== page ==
"No action shall be brought with respect to prison conditions under [42 U.S.C. § 1983], or any other Federal law, by a prisoner confined in any jail, prison, or other correctional facility until such administrative remedies as are available are exhausted." 42 U.S.C. § 1997e(a). The State of California provides its inmates and parolees the right to appeal administratively "any departmental decision, action, condition or policy perceived by those individuals as adversely affecting their welfare." See Cal. Code Regs. tit. 15, § 3084.1(a). In order to exhaust available administrative remedies within this system, a prisoner must proceed through several levels of appeal: (1) informal resolution, (2) formal written appeal on a CDC 602 inmate appeal form, (3) second level appeal to the institution head or designee, and (4) third level appeal to the Director of the California Department of Corrections. See id. § 3084.5; Barry v. Ratelle, 985 F. Supp. 1235, 1237 (S.D. Cal. 1997).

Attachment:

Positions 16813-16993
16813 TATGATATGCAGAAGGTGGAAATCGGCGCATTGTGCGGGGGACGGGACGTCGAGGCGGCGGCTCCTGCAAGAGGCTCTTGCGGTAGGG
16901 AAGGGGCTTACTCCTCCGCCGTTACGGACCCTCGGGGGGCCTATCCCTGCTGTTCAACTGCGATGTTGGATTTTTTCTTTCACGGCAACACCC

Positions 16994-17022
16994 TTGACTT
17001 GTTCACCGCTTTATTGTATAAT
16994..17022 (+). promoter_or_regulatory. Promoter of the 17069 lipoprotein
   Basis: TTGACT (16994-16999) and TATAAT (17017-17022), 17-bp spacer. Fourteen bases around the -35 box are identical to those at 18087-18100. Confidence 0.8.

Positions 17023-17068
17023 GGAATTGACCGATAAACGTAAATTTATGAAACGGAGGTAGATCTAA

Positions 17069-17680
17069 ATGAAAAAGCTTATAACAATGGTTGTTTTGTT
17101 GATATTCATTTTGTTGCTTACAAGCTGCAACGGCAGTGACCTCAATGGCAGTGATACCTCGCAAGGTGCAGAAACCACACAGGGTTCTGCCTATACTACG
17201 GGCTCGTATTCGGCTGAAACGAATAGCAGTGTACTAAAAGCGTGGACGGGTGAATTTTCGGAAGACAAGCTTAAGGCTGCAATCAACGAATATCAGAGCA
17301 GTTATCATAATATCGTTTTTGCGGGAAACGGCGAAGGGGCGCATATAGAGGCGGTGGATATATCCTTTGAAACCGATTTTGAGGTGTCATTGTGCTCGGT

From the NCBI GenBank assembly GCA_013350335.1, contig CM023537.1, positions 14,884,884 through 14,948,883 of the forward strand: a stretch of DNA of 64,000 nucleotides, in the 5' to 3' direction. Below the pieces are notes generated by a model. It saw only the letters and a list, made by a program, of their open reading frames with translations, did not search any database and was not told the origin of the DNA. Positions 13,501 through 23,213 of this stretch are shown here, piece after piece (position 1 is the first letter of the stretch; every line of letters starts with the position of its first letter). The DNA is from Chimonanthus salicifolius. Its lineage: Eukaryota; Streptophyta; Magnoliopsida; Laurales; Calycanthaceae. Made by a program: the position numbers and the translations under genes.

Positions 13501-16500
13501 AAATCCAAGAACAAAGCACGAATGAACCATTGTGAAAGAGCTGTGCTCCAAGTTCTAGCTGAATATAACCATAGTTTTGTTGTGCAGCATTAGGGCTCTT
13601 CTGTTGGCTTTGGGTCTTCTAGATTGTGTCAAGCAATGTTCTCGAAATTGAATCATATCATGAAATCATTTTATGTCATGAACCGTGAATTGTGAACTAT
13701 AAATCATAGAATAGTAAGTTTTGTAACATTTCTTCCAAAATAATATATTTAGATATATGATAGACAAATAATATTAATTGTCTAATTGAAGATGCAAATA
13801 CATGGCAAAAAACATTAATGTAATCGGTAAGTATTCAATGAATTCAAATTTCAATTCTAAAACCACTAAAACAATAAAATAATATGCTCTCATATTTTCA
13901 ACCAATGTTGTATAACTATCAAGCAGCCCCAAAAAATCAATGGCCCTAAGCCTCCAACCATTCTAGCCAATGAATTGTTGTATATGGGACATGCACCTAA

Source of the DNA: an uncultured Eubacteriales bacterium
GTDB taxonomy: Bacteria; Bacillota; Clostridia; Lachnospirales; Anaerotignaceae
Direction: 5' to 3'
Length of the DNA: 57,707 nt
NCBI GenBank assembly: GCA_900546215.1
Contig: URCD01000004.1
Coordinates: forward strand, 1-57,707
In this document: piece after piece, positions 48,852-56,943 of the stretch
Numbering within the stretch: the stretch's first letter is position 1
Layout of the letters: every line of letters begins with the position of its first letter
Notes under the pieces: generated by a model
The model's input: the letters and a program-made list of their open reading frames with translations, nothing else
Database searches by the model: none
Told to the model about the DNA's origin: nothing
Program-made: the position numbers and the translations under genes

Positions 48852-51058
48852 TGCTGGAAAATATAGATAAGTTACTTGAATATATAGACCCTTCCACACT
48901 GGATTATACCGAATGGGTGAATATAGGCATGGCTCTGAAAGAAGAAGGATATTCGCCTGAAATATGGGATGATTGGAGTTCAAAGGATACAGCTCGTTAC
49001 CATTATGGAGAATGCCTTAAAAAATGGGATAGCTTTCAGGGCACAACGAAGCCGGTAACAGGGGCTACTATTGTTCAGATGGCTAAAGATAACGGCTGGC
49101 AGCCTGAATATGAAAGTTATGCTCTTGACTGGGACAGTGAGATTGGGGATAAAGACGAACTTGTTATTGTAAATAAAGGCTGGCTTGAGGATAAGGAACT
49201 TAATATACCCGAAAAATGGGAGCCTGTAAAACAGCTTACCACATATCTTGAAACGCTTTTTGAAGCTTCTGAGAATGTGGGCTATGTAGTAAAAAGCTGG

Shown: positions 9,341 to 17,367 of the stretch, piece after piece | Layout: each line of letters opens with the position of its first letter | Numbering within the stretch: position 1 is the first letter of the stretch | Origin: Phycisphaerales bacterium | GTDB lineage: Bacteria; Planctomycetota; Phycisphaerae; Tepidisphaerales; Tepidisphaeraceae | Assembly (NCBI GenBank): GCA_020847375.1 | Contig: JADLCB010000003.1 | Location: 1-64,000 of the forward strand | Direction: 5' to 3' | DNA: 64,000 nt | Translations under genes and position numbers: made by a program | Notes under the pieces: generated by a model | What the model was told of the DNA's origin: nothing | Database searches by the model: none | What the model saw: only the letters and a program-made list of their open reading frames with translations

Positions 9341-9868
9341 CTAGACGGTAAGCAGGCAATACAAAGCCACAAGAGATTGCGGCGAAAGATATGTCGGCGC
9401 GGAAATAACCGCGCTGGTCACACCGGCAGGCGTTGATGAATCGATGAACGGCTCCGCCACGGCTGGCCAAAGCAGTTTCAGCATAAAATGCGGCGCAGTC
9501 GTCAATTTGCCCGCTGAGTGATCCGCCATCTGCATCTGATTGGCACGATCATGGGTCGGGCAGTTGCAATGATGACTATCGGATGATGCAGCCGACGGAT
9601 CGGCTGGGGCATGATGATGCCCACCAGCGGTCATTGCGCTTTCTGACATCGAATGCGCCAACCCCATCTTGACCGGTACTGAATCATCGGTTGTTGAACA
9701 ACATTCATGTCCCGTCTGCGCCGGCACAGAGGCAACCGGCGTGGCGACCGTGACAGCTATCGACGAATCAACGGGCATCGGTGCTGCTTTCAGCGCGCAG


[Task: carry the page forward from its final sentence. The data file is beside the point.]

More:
Exhaustion of all "available" remedies is mandatory; those remedies need not meet federal standards, nor must they be "plain, speedy and effective." Porter v. Nussle, 122 S.Ct. 983, 988 (2002); Booth v. Churner, 532 U.S. 731, 739-40 & n. 5 (2001). Even when the prisoner seeks relief not available in grievance proceedings, notably money damages, exhaustion is a prerequisite to suit. Id. at 741. That the administrative procedure cannot result in the particular form of relief requested by the prisoner does not excuse exhaustion because some sort of relief or responsive action may result from the grievance. See id. at 737; see also Porter, 122 S.Ct. at 988 (purposes of exhaustion requirement include allowing prison to take responsive action, filtering out frivolous cases, and creating administrative records).